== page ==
It’s been nearly a decade since ARM introduced its big.LITTLE chip designs that allow a single processor to use two or more different CPU cores. The name comes from the idea that you could pair “big” high-performance cores with “LITTLE” energy-efficient cores to get the best of both worlds – speed when you need it and long battery life when you don’t.

This year Intel released its first chips that use a similar arrangement, although Intel achieves it a different way thanks to its Foveros 3D stacking technology.

Now it looks like AMD may be developing its own technology to pair two different types of CPU cores on a single chip.

AMD heterogenous computing patent applications
AMD patent application US10698472B2

A recently published patent application filed by AMD describes a “heterogenous processor system” that allows a two processors to be used together including a higher-performance processor and a second processor that “is configured to execute an instruction thread by consuming less power and with lower performance than the first processor.”

Keep in mind that companies apply for patents on technology that never sees the light of day all the time, so there’s no guarantee AMD will follow this path. But the patent application suggests that the company is at least considering building heterogenous computers that will balance performance and power consumption by combining different types of CPU technology onto a single chip.

The patent application was originally filed in 2017, but it was not published until June 30, 2020 and recently spotted by @Underfox.

If AMD does follow this path, it wouldn’t be the company’s first foray into heterogenous computing. In 2014 the company was touting the ability of its processors to leverage CPU and GPU functions simultaneously for accelerated performance. when running certain tasks… although the company’s chips at the time still generally lagged behind rival Intel’s processors when it came to raw CPU horsepower.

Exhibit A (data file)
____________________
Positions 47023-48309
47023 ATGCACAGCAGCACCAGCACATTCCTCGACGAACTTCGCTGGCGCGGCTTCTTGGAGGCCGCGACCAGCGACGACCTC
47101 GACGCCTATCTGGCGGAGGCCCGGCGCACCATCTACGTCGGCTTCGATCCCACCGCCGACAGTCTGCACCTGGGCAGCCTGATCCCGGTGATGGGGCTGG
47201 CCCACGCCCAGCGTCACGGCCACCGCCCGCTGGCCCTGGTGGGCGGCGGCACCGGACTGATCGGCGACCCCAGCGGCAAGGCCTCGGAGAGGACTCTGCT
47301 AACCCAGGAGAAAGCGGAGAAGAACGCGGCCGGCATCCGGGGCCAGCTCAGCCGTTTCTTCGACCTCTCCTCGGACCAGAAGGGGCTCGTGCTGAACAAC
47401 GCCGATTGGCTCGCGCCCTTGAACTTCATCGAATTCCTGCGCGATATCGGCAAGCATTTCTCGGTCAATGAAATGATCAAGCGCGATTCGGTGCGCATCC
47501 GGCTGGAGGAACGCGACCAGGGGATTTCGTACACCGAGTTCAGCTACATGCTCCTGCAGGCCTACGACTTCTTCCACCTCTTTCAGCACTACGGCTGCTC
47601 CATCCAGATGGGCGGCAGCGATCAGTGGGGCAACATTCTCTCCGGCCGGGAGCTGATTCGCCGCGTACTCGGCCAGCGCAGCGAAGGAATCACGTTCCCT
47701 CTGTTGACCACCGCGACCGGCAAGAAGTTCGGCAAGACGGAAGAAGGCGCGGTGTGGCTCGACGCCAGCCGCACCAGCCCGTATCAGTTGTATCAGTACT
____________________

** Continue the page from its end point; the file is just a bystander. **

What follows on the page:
Over the past few years, AMD has largely caught up to Intel and many of the company’s recent chips actually offer better multi-threaded performance than Intel’s closest equivalents (although Intel still holds the edge in single-threaded performance).

via Tom’s Hardware

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  1. Is it possible that they want to add GPU computational power to help CPUs in SoCs as it is done in supercomputers?
    If that is the case is Intel – and Nvidia -, and not ARM the target, as Intel GPUs are far from AMD and Nvidia ones, and this GPU+CPU design can beat NVIDIA GPU computing price/performance,

  2. It’s an interesting concept. But I think ARM is still king when it comes low power devices with long battery life. I’m holding out for an ARM powered Macbook next year.

    1. Apple silicon it a custom ARM based SoC. It is not safe to expect the same chipset will be used on laptops that Apple uses on the iPhone and the iPad. It is also not safe to expect similar battery life.

  3. Not sure how AMD is going to do this.
    Maybe they will use their InfinityFabric method, by splitting the High-Speed and Low-Energy chillers.

    For instance, one 4-core chiplet, No hyperthreading, with the best binned fabrication (eg +5nm). And it will use less voltage, have fewer cache, and run at low frequencies (eg 0.5 – 2.0GHz).

    The other 4-core chiplet, Full SMT hyperthreading, with only average binned fabrication (eg 7nm). And it will use higher voltage, have much larger cache, and run at high frequency (eg 2.0GHz – 4.0GHz).

    Together they would make an 8-core processor, that would be decent enough for High-end Desktop Users. But dynamically switching they could perhaps have 8-core performance in a 4-core power-drain/battery life.

    Though Intel certainly has the headstart on this front, with their very small/efficient Atom cores, and their very performance/large Core-i cores. Too bad they will fail due to being stuck on older wafer lithography.